The way we read is changing more profoundly now than at any time since the invention of movable type. E-books, electronic ink, digital readers; the book is reinventing itself at a dizzying rate.
But what does the future hold for readers, for publishers and for writers?
Across 2010 Meanjin and Overland – two of Australia’s finest literary journals – come together for a series of events and articles investigating the impact of new technology, economic change and shifting notions of intellectual property on reading and writing in Australia.
Under the guiding hand and watchful eye of Meanjin editor Sophie Cunningham, the opening event in the series explores what reading might be like in fifteen years time. Discussing these weighty topics are Sherman Young, academic and author of The Book is Dead; Margaret Simons, media commentator and author of The Content Makers; literary critic Peter Craven; and broadcaster and M-book author Marieke Hardy.
Marieke Hardy was born on or around the set of The Sullivans and has remained in the media ever since.
Margaret Simons is Associate Professor in the School of Media, Film and Journalism, Monash University. In 2015, she won the Walkley Award for Social Equity Journalism. Her recent books include Six Square Metres, Self-Made Man: The Kerry Stokes Story, What's Next in Journalism?, Journalism at the Crossroads and Malcolm Fraser: The Political Memoirs, co-written with former Prime Minister of Australia Malcolm Fraser. The latter won both the Book of the Year and the Douglas Stewart Prize for Non-Fiction at the NSW Premier's Literary Awards 2011.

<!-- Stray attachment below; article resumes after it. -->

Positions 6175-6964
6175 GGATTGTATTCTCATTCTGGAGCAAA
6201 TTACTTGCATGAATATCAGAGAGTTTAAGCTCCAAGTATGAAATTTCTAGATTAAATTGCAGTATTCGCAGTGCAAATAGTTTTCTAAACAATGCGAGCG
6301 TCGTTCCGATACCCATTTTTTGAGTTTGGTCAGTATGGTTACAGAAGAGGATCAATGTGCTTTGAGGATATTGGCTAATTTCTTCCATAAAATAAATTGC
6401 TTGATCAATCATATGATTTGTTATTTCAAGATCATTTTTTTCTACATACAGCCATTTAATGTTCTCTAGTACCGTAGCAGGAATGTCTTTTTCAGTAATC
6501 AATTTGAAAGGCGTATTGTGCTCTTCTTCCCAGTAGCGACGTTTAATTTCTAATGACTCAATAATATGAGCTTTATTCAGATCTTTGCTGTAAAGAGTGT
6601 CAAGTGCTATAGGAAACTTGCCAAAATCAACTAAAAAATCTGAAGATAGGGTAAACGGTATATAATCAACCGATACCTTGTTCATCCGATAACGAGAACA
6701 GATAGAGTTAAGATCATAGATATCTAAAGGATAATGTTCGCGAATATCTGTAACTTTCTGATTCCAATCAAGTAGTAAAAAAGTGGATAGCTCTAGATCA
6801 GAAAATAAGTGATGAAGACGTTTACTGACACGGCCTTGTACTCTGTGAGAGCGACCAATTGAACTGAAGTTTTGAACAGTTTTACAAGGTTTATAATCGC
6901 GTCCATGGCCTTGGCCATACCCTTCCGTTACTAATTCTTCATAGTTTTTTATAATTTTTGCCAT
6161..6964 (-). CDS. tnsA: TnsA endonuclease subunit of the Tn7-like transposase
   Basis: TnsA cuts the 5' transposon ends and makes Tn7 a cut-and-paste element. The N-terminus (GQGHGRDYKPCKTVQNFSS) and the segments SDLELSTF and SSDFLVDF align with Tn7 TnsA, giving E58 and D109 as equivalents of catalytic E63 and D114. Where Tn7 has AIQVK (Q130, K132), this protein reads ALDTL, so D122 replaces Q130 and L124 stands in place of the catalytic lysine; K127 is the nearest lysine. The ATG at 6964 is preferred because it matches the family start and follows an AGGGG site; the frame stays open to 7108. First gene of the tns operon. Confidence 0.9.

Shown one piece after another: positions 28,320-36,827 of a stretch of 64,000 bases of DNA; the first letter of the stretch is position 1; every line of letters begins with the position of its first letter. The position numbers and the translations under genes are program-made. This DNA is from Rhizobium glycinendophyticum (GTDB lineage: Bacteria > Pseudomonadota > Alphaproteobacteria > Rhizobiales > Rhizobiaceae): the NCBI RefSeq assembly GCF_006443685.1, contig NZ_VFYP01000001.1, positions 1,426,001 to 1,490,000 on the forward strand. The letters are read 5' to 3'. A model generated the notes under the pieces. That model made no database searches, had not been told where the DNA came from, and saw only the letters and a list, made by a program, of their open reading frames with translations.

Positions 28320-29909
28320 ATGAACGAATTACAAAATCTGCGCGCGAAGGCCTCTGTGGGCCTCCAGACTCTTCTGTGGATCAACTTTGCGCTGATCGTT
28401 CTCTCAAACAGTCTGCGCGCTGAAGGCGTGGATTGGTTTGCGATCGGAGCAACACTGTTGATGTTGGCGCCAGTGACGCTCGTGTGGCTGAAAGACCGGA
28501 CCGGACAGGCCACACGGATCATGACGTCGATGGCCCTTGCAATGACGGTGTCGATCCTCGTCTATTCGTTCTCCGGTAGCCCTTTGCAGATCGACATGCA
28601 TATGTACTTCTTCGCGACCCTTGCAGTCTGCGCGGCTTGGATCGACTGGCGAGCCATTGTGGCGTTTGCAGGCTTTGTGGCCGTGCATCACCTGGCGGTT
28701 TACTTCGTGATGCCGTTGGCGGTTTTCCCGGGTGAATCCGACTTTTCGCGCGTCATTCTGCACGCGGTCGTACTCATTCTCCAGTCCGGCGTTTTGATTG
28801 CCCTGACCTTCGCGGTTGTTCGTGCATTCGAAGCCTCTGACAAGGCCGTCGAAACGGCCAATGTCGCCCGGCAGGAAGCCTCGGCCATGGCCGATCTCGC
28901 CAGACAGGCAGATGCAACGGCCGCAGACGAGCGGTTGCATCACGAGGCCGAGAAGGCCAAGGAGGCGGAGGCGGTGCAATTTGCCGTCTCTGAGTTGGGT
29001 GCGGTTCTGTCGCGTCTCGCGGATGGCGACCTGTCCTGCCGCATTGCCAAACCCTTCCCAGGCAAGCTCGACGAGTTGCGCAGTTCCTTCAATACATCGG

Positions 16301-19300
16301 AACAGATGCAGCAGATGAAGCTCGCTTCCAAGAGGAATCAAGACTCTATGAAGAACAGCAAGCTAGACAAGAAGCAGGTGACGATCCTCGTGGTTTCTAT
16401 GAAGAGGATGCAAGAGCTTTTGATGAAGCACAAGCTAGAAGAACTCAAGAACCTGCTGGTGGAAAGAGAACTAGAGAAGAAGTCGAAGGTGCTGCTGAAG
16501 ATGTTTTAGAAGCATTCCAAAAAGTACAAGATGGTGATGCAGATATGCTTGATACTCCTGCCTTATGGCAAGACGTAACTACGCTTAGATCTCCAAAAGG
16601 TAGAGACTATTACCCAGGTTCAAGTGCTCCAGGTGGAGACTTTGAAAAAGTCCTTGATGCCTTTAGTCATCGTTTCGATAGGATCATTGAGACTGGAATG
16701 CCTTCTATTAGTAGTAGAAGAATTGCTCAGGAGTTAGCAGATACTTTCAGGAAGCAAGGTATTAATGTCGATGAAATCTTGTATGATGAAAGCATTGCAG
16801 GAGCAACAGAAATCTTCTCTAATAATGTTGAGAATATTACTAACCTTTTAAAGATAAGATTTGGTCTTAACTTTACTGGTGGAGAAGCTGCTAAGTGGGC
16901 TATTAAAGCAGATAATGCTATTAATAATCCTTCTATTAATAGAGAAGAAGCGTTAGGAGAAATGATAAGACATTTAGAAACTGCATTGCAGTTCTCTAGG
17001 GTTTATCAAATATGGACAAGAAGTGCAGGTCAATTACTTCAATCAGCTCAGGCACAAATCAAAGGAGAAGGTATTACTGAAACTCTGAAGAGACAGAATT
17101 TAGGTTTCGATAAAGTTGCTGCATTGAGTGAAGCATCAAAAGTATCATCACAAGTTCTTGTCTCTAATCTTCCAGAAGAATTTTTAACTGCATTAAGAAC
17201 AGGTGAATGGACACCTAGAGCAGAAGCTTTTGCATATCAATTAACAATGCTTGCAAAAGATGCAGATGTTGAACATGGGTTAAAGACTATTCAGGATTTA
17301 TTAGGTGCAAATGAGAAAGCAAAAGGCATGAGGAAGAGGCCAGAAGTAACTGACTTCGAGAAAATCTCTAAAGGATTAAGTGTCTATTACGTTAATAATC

In addition to her academic work, Margaret regularly writes for the Saturday Paper, the Age, the Sydney Morning Herald, Griffith Review, the Monthly and other publications.
Sophie Cunningham is the author of five books, the most recent of which is City of Trees: Essays on Life, Death & the Need for a Forest. She is a former publisher, former editor of Meanjin, former Chair of the Literature Board of the Australia Council and was a co-founder of The Stella Prize. She is an Adjunct Professor with RMIT's Non/fiction lab.
Peter Craven is one of Australia’s best-known literary critics. He edited Scripsi with Michael Heyward and was the founding editor of the Black Inc. Best Of annuals (Essays, Stories, Poems) and of Quarterly Essay.
Associate Professor Sherman Young is Associate Dean of Learning and Teaching in the Faculty of Arts at Macquarie University. He is also the Deputy Head of the Department of Media, Music and Cultural Studies, where he teaches new media theory and production.